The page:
FSA InstrumentalsFlying Saucer Attack – Instrumentals 2015 (Domino Recording Company)

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Instrumentals 2015 is the first Flying Saucer Attack album in 15 years. Simon Tucker reviews:

Instrumentals 2015 sees FSA’s David Pearce record 15 brand new solo pieces in the familiar lo-fi way that characterises the outfits previous works. It is an album that rejoices in DIY ethics and one that is exciting and challenging in equal measures.

Throughout the albums running time, Instrumentals 2015, swarms around you in a world of hiss and static. A drone aesthetic underlays the entire work finding a balance between transcendent beauty and noise chaos. The first half of the album is the most difficult to penetrate as guitars fight to be heard and motifs emerge then stop/start like Pearce is deliberately toying with the listener.

From Instrumental 1 through to 8 things seem disjointed and pressurised demanding you to try and keep up and forcing you to engage on many a level. This half of the album is the one which will prove a challenge to many new listeners as it does require a certain level of patience and a will to explore the murkier side of the human psyche.

There is, however, a definite shift in mood that occurs from Instrumental 9 onwards as we are slowly introduced to melody and rays of light start to break through. Guitars do sometimes revert to the awkwardness that has proceeded this half of the record but there is more layering involved adding a far fuller texture and a safe bed to lay your head on.

One of the difficult aspects of this album is the brevity of some tracks which can sometimes prove to be infuriating as they are normally the best pieces on here. The best examples of this being the insidious entry point of 1, the sheer noise onslaught of 6 and the majestic beauty of 12 which the most stunning thing on here but alas at only 42 seconds long could have done with further extending as it is a very transcendent piece.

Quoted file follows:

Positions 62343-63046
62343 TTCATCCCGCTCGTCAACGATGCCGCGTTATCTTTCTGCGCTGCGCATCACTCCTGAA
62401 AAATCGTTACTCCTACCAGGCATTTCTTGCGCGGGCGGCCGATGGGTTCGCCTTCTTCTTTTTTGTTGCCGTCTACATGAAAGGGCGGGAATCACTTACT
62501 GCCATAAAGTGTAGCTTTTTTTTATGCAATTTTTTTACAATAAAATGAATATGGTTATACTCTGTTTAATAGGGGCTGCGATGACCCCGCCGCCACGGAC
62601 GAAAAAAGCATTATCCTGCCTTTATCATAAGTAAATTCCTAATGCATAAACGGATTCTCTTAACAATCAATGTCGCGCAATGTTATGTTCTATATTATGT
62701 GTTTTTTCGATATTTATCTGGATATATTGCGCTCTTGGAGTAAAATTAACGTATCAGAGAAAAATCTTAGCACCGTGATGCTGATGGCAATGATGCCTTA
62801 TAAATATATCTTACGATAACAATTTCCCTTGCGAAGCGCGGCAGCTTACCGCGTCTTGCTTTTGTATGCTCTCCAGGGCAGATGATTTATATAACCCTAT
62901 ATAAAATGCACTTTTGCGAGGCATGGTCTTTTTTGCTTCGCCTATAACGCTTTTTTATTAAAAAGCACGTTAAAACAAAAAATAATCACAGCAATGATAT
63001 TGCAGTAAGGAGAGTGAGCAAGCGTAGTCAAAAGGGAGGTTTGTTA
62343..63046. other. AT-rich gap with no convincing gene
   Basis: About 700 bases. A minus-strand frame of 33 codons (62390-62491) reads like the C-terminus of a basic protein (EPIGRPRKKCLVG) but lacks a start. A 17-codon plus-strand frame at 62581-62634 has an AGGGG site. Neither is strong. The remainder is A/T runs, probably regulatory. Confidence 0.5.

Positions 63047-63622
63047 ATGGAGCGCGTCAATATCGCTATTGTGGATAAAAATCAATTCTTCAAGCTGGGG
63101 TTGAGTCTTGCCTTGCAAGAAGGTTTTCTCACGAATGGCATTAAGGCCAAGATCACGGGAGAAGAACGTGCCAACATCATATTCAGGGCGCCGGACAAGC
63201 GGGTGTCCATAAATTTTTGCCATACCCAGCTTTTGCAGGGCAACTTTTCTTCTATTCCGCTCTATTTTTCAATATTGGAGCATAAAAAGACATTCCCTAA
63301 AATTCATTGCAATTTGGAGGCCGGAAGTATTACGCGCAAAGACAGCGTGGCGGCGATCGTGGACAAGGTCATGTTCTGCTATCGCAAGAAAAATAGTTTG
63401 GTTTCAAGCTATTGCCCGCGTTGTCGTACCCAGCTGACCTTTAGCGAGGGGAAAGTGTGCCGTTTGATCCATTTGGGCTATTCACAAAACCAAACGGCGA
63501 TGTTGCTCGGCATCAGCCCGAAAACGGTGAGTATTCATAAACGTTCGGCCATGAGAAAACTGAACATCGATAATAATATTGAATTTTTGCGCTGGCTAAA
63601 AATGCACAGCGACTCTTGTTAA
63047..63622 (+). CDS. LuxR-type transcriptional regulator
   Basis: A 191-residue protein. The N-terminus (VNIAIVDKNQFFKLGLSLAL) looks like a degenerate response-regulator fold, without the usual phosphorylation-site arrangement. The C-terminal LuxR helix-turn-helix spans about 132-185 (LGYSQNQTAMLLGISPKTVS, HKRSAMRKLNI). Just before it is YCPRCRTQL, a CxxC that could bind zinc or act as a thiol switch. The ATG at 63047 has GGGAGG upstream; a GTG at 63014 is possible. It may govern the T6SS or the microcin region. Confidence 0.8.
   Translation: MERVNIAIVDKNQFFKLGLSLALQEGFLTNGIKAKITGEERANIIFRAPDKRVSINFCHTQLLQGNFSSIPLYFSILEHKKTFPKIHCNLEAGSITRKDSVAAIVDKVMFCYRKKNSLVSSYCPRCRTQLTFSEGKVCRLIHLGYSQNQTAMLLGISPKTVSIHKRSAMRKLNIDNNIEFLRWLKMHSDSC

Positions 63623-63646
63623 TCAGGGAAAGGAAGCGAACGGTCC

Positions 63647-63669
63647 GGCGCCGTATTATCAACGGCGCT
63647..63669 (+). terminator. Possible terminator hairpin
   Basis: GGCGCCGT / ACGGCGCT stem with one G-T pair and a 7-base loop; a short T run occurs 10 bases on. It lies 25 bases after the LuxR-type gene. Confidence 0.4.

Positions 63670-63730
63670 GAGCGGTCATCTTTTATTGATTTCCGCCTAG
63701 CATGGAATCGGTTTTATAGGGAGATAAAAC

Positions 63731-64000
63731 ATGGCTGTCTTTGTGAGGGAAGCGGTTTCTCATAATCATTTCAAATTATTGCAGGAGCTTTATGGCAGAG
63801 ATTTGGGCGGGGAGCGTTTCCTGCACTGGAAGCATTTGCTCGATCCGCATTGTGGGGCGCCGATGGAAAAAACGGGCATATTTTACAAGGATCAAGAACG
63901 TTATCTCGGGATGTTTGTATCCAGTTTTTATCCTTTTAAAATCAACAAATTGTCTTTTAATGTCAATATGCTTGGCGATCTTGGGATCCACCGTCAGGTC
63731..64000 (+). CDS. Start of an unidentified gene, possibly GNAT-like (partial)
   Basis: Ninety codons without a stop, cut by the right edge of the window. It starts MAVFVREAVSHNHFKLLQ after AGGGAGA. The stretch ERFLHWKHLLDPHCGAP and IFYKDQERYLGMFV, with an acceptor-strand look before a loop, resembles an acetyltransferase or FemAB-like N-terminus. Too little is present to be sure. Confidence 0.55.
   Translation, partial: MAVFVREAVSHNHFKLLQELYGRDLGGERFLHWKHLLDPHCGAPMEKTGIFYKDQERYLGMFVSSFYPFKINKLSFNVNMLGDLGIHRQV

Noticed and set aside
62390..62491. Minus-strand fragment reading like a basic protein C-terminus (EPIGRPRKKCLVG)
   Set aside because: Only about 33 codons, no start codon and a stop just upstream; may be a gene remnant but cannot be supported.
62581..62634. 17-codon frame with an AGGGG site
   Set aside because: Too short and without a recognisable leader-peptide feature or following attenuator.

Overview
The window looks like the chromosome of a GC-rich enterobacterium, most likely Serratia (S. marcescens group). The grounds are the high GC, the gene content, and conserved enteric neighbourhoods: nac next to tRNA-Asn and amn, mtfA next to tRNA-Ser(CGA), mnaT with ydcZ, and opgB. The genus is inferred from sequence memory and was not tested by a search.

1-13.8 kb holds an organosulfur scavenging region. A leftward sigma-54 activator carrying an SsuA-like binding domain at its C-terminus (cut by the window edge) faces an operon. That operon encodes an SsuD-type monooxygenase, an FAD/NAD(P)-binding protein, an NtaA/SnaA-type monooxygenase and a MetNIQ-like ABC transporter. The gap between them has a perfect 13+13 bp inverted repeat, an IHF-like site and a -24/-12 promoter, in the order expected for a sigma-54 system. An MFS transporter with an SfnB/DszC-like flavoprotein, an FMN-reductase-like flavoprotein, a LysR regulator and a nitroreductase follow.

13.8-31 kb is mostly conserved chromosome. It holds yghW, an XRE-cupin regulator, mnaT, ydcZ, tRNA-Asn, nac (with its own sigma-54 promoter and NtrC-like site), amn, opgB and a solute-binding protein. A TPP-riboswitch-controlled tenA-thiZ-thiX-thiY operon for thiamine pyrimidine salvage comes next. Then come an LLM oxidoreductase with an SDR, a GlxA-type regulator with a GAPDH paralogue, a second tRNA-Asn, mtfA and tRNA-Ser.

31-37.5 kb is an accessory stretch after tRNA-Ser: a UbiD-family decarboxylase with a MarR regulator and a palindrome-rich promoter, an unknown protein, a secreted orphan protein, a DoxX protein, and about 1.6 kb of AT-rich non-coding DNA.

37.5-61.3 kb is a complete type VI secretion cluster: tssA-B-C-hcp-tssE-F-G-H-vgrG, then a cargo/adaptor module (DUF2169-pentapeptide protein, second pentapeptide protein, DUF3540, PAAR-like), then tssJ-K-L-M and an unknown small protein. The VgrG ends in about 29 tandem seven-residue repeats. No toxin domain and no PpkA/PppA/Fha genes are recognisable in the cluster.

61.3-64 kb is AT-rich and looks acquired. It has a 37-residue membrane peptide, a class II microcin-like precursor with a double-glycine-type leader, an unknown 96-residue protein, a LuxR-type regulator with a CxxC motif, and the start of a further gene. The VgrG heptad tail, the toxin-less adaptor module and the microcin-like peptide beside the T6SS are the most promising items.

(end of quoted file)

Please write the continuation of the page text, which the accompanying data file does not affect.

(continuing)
Then again, maybe that was the intention.

With this album, Pearce has created a work that does not allow you to listen on shuffle mode. To do so would be to completely miss the point. It’s an album that only really works when played from start to finish as it is only then do you fully get to revel in the detail. A difficult listen at points, Instrumentals 2015 will only truly reveal its inner thoughts after repeated listens and in this day and age where everyone skuttles around, downloading single tracks or pressing that dreaded shuffle button, that is to be commended. We may never know what lies beneath, but the journey to find out is one that we should all take.


Domino Recording Company can be found here or via Facebook or Twitter

FSA can be found online here: fa.space.

All words by Simon Tucker. More writing by Simon on Louder Than War can be found at his author’s archive. You can also find Simon on twitter as @simontucker1979.

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Raised by music obsessive parents on a diet of Ska, Bowie, Queen… and the Bay City Rollers. Discovered dance music and heavy metal at the same time making for a strange brew of taste. I do this for the love of an art form which welcomes all types and speaks to us all. Find me on twitter @simontucker1979.


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